The United States hit an educational milestone in 2011: According to the Census Bureau, that year marked the first time that more than 30 percent of adults age 25 or older in the U.S. had a bachelor's degree.

For those who don't yet have a degree, now might be the perfect time to explore all the available options. Schools with bachelor's degree programs offer a variety of learning choices, including part-time options and online coursework, making this level of education more accessible than ever

How to get your bachelor's degree

In the past, earning a bachelor's degree may have meant putting your life on hold and living on or near a campus for several years. However, today's schools offer online and hybrid degree programs in addition to their on-campus courses. These options allow busy students the opportunity to study at convenient times and around their family and work obligations.

Bachelor's degrees are conferred by both private and public colleges and universities. Many students looking for more budget-friendly education options might wonder whether they can earn a bachelor's degree at a community college. The answer is no, though students can typically fill core curriculum and prerequisite requirements at a community college before transferring to a four-year institution.

Although a bachelor's degree is often called a four-year degree, it may take anywhere from three to six years or more to earn, depending on the degree an dhow much time a student has to devote to it. According to the latest data from the National Center for Education Statistics, the median time for 2008 college graduates to earn their degree was a little more than four years: 52 months.

What are some bachelor's degree programs that result in higher income?

Bachelor's degree jobs can be found in virtually any field, although students may find they get a higher return on investment with some degree programs.

A 2011 study completed by the Georgetown Center on Education and the Workforce found the following degree areas were most likely to result in jobs with the highest median earnings.

  • Petroleum engineering
  • Pharmaceutical sciences and administration
  • Mathematics and computer science
  • Aerospace engineering
  • Chemical engineering

These fields may result in high incomes, but money isn't the only reason to get a bachelor's degree. Many occupations in the field of health care, computer science and business require a four-year degree for entry-level positions, so getting one can also open more doors when it comes to career possibilities.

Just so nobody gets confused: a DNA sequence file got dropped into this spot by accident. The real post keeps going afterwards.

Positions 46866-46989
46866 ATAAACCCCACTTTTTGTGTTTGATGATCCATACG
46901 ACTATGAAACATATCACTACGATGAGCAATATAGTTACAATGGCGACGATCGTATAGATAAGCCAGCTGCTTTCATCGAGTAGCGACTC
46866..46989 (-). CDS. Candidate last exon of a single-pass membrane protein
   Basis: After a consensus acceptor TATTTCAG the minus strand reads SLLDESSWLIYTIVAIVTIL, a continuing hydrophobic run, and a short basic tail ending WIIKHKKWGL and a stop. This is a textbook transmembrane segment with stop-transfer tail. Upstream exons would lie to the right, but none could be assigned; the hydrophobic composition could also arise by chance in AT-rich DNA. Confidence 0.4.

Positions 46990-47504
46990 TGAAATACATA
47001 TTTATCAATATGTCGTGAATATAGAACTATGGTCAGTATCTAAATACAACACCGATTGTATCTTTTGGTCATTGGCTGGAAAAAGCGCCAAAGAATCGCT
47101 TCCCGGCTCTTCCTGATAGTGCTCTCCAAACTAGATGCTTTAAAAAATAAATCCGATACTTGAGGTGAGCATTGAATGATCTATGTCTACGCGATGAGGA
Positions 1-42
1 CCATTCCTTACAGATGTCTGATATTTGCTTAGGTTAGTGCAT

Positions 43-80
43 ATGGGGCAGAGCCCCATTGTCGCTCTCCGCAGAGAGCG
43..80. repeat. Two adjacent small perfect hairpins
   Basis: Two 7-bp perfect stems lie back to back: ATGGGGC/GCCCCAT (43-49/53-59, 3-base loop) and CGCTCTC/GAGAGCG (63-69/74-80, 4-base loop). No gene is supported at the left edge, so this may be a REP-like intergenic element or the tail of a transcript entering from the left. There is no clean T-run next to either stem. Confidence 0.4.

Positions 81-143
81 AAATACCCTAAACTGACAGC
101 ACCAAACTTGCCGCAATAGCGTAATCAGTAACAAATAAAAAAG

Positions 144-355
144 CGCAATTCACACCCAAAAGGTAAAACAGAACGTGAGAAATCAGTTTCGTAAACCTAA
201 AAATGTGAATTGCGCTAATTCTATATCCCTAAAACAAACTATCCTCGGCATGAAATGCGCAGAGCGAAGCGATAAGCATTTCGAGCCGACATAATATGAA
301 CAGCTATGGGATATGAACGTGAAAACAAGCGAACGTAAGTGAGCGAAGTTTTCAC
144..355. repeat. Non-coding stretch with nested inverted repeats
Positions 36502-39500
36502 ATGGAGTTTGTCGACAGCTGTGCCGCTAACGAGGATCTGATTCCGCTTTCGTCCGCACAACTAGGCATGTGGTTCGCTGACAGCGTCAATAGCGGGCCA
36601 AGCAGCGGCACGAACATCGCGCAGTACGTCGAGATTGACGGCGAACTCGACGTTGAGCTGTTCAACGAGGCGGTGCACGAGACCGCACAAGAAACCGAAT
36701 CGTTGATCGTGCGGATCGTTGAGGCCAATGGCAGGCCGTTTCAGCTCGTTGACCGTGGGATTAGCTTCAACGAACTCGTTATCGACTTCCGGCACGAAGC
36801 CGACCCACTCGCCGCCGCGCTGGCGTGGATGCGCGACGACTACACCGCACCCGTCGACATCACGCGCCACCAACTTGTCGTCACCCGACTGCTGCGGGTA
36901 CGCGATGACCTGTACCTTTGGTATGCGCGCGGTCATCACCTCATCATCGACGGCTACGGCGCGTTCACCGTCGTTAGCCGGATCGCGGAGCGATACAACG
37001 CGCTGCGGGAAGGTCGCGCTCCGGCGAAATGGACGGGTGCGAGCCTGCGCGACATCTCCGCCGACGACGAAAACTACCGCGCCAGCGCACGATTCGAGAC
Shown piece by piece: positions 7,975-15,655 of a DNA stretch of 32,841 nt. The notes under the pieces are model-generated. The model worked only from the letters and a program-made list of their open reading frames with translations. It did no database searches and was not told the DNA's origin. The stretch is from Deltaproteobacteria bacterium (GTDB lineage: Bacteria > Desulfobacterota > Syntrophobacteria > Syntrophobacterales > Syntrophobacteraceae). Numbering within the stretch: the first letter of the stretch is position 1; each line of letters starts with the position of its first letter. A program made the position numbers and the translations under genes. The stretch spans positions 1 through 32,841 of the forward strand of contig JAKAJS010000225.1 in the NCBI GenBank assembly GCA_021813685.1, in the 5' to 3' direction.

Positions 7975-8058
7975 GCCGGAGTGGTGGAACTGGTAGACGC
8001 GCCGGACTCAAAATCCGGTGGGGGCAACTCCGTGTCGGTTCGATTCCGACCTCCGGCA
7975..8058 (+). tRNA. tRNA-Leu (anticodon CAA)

Even in occupations for which a bachelor's degree isn't required, many professionals prefer to gain the expertise provided by a four year degree. For example, even though nurses only need a specialized diploma or associate degree, a 2013 analysis from the federal Health Resources and Services Administration found 44.6 percent of nurses had at least a bachelor's degree.

Deciding how much education is enough

Before enrolling in any program, students should have a firm grasp of their career goals and the education needed to meet those goals.

Once they know what field they'd like to enter, the next step is to contact schools with bachelor's degree programs. College admissions representatives can provide information regarding the degree requirements and often can connect students with a career counselor as well.

This counselor can review job opportunities in the field as well as discuss the possibilities of advanced education. While a bachelor's degree may be sufficient for entry level positions, students may benefit from a graduate degree depending on their goals. For example, some state and professional certifications may only be available to those with master's degrees.

Requesting information from several different schools can be an easy, no-obligation way to learn more about bachelor's degree jobs and programs from both traditional and online colleges.

Article Sources
Article Sources
  • Census Bureau Releases National-Level Data on Education Levels, Bachelor's Degree Attainment Tops 30 Percent for the First Time. U.S. Department of Commerce: Feb. 24, 2012,
  • Fast Facts: Time to Degree. National Center for Education Statistics,
  • "New Report on the Economic Value of 171 College Majors Links College Majors to Earnings," Georgetown University Center on Education and the Workforce, May 24, 2011,
  • "The U.S. Nursing Workforce: Trends in Supply and Education," Health Resources and Services Administration, National Center for Workforce Analysis, April 2013, page 21,
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